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Oil prices soar after airstrikes against Houthis; US PPI falls

Published 01/11/2024, 08:21 PM
Updated 01/12/2024, 09:17 AM
© Reuters.
- -- Oil prices soared Friday following missile strikes by the United States and Britain on Houthi targets in Yemen, raising fears of an escalation of the conflict in the Middle East.

By 09:10 ET (14.10 GMT), the U.S. crude futures traded 2.5% higher at $73.85 a barrel and the Brent contract climbed 2.4% to $79.25 a barrel. 

Both benchmarks were on course for a second straight weekly rise.

Crude soars after strikes against Houthi 

The United States and Britain carried out the strikes in retaliation for attacks by the Iran-backed group on shipping in the Red Sea, with the move aimed at protecting the shipping routes through this key region.

This followed Iran seizing a tanker with Iraqi crude destined for Turkey on Thursday, which added to market concerns about the Israel-Hamas war widening into a broader conflict in the Middle East affecting oil supplies from the region, especially those moving through the critical Strait of Hormuz.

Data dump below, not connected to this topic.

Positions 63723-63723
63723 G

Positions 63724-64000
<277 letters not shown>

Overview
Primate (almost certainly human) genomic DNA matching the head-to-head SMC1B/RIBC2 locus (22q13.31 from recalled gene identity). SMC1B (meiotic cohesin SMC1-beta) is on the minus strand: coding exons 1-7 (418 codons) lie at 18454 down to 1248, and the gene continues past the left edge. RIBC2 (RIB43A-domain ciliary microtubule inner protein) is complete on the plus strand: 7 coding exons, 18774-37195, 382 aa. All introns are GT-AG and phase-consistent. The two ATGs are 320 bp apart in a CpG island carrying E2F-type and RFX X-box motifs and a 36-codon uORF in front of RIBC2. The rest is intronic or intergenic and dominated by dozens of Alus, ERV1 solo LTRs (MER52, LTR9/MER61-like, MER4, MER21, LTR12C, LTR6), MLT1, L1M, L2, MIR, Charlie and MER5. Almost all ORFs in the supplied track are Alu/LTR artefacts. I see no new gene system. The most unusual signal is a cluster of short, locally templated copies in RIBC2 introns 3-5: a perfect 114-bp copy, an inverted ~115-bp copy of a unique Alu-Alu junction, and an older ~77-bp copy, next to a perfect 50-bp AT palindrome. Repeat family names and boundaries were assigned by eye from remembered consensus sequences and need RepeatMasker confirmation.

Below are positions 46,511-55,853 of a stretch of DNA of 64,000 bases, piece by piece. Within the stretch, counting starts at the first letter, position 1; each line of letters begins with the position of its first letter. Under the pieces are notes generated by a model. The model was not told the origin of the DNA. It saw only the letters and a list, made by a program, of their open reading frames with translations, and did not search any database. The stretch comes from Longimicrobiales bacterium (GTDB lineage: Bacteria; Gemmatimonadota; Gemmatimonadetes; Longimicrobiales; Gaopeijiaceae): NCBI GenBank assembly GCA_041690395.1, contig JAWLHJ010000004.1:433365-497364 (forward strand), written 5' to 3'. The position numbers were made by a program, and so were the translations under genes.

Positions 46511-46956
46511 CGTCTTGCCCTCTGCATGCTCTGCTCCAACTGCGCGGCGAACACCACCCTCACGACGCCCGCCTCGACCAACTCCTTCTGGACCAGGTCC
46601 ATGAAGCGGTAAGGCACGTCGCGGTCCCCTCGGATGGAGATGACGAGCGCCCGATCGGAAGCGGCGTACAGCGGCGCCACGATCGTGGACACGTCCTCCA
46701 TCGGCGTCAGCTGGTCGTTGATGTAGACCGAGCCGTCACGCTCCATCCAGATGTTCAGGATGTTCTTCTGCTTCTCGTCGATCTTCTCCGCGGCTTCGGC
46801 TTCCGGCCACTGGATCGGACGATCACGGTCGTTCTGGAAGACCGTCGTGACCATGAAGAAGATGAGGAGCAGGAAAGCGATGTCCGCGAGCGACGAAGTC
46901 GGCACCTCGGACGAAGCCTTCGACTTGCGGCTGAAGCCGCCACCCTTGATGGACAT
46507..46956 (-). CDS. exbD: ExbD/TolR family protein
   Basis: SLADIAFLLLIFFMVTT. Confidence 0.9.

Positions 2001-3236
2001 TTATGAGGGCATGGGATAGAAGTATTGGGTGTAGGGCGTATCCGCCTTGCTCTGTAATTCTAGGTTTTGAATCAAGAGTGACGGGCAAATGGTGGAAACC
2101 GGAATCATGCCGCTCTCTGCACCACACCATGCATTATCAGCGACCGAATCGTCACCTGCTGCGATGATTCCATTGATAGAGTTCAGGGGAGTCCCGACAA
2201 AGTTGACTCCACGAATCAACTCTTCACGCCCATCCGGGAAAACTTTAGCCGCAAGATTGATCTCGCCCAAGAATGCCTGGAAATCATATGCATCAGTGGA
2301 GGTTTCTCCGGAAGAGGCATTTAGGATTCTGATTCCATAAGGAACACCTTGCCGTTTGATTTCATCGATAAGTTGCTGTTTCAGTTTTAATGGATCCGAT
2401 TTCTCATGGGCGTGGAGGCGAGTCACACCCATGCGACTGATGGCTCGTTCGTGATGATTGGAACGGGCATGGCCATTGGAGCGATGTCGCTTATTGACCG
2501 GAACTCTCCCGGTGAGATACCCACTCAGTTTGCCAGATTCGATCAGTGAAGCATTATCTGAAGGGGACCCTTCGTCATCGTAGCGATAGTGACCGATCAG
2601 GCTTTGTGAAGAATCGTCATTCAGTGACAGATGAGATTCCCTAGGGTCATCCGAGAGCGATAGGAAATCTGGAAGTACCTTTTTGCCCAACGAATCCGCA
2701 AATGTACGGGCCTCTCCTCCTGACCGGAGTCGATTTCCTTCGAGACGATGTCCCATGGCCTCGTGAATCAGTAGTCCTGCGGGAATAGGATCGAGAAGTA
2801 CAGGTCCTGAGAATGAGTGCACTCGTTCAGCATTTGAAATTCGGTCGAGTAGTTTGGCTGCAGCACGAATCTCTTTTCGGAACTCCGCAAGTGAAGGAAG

Several major shipping operators have decided to steer clear from the region, disrupting supplies on the key route between Europe and Asia.

“More than 20m b/d of oil moves through the Strait of Hormuz, which is equivalent to around 20% of global consumption. So clearly, more significant disruptions to oil flows in this region will be much more alarming for markets,” said analysts at ING, in a note.

U.S. producer prices fall

These gains were helped by the release of data showing U.S. producer prices unexpectedly fell 0.1% on the month in December, suggesting lower inflation in the months ahead.

This raised hopes that the Federal Reserve will start cutting interest rates in the first quarter of this year, adding to economic activity in the largest economy, and also the biggest energy consumer, in the world. 

This contrasted with Thursday’s data showing U.S. consumer prices increased more than expected in December. 

Data released earlier Friday showed that China's exports grew at a faster pace in December, up 2.3% from a year earlier, suggesting global trade is slowly turning a corner.

Citi cuts Brent price forecasts

However, despite the recent gains, worries about the overall health of the market still exist, especially after top exporter Saudi Arabia slashed the prices of oil sales to Asia and parts of Europe earlier in the week.

Citi Research on Friday cut its 2024 Brent price forecast by $1 to $74 per barrel and slashed 2025 forecast by $10 to $60 per barrel, citing oversupply concerns.

The bank added that recent activity in the Red Sea causing further tension in the Middle East could see near-term upside to the risk premium.

(Ambar Warrick contributed to this article.)


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